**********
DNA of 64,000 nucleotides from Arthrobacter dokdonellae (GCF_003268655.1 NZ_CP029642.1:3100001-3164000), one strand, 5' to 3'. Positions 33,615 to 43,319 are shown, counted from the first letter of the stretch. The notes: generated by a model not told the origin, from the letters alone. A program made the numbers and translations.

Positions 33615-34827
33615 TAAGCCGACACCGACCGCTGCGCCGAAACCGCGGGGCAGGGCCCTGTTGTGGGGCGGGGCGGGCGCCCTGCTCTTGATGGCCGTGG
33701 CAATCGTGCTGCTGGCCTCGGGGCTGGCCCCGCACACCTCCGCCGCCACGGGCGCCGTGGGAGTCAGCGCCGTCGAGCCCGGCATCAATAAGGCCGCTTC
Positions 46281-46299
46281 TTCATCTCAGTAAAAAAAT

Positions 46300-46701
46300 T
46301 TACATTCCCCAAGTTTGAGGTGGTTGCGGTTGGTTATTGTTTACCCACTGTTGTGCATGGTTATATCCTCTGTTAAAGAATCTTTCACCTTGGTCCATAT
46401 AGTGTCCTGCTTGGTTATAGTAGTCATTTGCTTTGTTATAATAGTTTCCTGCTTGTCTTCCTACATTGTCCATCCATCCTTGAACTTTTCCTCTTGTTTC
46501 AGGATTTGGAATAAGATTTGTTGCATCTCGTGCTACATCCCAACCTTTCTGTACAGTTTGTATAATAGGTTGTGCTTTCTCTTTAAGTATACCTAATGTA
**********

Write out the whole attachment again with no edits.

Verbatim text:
DNA of 64,000 nucleotides from Arthrobacter dokdonellae (GCF_003268655.1 NZ_CP029642.1:3100001-3164000), one strand, 5' to 3'. Positions 33,615 to 43,319 are shown, counted from the first letter of the stretch. The notes: generated by a model not told the origin, from the letters alone. A program made the numbers and translations.

Positions 33615-34827
33615 TAAGCCGACACCGACCGCTGCGCCGAAACCGCGGGGCAGGGCCCTGTTGTGGGGCGGGGCGGGCGCCCTGCTCTTGATGGCCGTGG
33701 CAATCGTGCTGCTGGCCTCGGGGCTGGCCCCGCACACCTCCGCCGCCACGGGCGCCGTGGGAGTCAGCGCCGTCGAGCCCGGCATCAATAAGGCCGCTTC
Positions 46281-46299
46281 TTCATCTCAGTAAAAAAAT

Positions 46300-46701
46300 T
46301 TACATTCCCCAAGTTTGAGGTGGTTGCGGTTGGTTATTGTTTACCCACTGTTGTGCATGGTTATATCCTCTGTTAAAGAATCTTTCACCTTGGTCCATAT
46401 AGTGTCCTGCTTGGTTATAGTAGTCATTTGCTTTGTTATAATAGTTTCCTGCTTGTCTTCCTACATTGTCCATCCATCCTTGAACTTTTCCTCTTGTTTC
46501 AGGATTTGGAATAAGATTTGTTGCATCTCGTGCTACATCCCAACCTTTCTGTACAGTTTGTATAATAGGTTGTGCTTTCTCTTTAAGTATACCTAATGTA